Subscribe To One Gaming Trend Phil Spencer Doesn't Like Updates
There are a bunch of gaming trends in today's mainstream market that gamers absolutely abhor. The core reality of the situation is that gamers tolerate and put up with plenty of crappy business models and decisions that affect the landscape in drastic ways, but one trend in particular is something even Xbox head honcho Phil Spencer doesn't like.
The comment was posted up on Phil Spencer's official Twitter account, where he stated that platform and limited time exclusive DLC fragments and prevents gamers from thoroughly enjoying content.
Previous to that statement the boss man explained in a series of tweets that he's focused on growing all of gaming, not just segmented markets. They're trying to expand the Xbox brand with new and innovative properties. This was in response to a fan who asked if Crytek's Ryse would be receiving a sequel of sorts. Spencer mentioned that it was about maintaining a balance between the classic games that the core fans love, and new properties that can expand the market and reach new demographics.
It is true that you definitely need a balance. Constantly trying to just find a new audience while abandoning the old one is a quick way to lose your entire market, something that Microsoft witnessed firsthand when they drove away most of their core audience right into the arms of Sony's PS4 after the abysmal series of DRM-themed announcements for the Xbox One.
However, Spencer calling out timed exclusive DLC is a little like the pot calling the kettle black. Heck, one of the big sellers from 2015 was a timed exclusive for the Xbox One... Rise of the Tomb Raider. Some gamers pointed out to Spencer that while he may not like the practice, the Xbox brand was and still is one of the biggest culprits of timed exclusivity, especially during the Xbox 360 era with Call of Duty DLC.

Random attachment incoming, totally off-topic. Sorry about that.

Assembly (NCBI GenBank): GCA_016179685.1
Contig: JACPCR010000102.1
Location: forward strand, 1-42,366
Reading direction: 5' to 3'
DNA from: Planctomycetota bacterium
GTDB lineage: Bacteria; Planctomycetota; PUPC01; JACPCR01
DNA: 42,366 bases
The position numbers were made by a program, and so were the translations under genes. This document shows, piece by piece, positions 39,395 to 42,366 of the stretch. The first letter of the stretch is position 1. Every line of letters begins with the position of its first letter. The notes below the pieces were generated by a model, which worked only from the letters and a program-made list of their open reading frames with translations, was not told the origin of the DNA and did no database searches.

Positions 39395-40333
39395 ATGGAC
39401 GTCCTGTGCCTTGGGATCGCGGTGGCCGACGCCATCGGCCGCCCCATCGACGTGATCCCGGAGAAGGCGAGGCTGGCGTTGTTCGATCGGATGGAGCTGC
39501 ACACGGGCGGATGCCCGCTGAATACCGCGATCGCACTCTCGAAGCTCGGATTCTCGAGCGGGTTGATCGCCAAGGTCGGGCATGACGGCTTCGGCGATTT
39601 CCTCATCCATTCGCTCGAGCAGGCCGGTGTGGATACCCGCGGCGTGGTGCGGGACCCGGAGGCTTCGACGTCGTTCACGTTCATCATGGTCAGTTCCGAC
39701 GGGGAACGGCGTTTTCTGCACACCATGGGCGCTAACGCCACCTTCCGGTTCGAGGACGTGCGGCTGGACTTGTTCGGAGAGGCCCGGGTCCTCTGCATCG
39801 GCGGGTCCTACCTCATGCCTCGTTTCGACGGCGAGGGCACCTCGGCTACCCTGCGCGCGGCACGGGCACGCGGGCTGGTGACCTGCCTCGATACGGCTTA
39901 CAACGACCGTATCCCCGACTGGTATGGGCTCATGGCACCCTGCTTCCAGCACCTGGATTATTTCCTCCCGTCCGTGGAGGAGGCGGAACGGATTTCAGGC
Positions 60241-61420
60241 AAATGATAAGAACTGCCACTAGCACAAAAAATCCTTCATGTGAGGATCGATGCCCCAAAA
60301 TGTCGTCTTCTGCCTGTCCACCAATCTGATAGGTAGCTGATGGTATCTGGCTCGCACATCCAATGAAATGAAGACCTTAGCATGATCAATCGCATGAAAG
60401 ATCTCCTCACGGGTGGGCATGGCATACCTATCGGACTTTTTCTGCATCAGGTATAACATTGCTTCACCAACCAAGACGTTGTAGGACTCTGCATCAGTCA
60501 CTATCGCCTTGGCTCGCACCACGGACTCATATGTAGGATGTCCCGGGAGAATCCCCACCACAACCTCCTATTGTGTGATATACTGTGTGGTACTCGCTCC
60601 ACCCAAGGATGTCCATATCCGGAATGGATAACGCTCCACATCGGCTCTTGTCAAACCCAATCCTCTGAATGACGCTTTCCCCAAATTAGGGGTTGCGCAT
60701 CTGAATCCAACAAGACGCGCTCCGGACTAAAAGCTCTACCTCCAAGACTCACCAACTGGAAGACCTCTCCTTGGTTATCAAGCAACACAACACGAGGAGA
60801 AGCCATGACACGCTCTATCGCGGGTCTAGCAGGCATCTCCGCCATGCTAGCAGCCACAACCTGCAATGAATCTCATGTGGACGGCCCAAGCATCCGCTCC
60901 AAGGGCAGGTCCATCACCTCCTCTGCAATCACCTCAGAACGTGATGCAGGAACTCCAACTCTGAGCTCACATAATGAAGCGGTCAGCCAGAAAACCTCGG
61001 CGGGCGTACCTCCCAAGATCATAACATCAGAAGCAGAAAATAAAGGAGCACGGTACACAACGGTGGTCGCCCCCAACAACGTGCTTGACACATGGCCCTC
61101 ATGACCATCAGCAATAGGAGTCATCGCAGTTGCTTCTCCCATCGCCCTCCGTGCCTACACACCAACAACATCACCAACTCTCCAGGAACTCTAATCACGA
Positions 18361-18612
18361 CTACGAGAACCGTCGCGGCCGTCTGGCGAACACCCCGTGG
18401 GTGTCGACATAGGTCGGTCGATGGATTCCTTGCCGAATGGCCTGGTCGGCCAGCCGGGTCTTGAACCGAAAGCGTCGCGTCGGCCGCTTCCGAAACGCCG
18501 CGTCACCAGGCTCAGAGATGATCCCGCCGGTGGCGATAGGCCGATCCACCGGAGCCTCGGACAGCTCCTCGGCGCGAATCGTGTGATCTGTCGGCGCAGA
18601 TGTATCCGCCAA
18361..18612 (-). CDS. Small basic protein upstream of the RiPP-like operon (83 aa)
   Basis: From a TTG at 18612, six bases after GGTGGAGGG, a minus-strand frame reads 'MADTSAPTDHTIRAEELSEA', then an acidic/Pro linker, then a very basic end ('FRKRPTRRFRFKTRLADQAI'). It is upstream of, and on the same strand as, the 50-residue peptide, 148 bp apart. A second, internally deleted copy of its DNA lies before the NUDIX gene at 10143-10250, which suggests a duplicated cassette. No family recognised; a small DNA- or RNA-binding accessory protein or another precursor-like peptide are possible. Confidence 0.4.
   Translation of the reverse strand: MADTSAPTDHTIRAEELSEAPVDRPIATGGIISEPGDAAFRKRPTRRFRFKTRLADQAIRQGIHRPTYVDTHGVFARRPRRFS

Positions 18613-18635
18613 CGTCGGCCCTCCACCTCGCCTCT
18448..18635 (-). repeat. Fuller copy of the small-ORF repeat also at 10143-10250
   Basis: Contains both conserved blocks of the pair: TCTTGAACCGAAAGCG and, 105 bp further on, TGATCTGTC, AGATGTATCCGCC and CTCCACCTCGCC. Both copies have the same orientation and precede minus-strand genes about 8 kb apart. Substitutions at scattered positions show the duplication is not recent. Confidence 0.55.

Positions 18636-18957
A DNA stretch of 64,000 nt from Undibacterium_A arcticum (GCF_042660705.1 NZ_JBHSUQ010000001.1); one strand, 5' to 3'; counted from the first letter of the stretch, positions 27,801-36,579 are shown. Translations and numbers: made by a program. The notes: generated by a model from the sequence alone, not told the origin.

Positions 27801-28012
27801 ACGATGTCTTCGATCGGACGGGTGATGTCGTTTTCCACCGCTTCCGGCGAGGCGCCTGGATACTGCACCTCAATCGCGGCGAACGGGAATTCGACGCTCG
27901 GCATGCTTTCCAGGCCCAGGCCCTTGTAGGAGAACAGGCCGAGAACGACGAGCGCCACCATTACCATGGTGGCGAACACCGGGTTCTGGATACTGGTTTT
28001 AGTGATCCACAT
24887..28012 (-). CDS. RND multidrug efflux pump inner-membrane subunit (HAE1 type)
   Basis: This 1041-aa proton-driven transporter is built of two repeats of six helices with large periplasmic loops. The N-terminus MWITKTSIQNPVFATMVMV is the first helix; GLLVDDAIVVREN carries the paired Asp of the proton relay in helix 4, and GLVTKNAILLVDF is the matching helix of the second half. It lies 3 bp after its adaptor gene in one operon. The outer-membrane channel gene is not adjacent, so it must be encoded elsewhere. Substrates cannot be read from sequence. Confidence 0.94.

Spencer tried to cool tempers by admitting Xbox has had timed exclusive content, but it was still a practice he didn't like.
Not everyone was pleased with Spencer's response, calling it "damage control".
I generally agree with much of what he says, but the Xbox brand during the seventh gen was notorious for timed exclusivity. Now this is different from a third-party studio exclusively launching a game on a platform either due to budgetary, technical or licensing purposes; we're talking about multiplatform games with content being limited to a specific platform for a specific amount of time.
In that regards, we're seeing Sony take advantage of that policy a lot now that they've taken the lead with the PS4, but the Xbox 360 had tons of timed exclusive deals, mostly made in collaboration with big Western releases.
Heck, Microsoft just recently cut a deal with Ubisoft earlier in the year for timed DLC for The Division, so I think before Spencer takes the policy to task he might want to first work with others within the Microsoft camp in culling that policy from practice.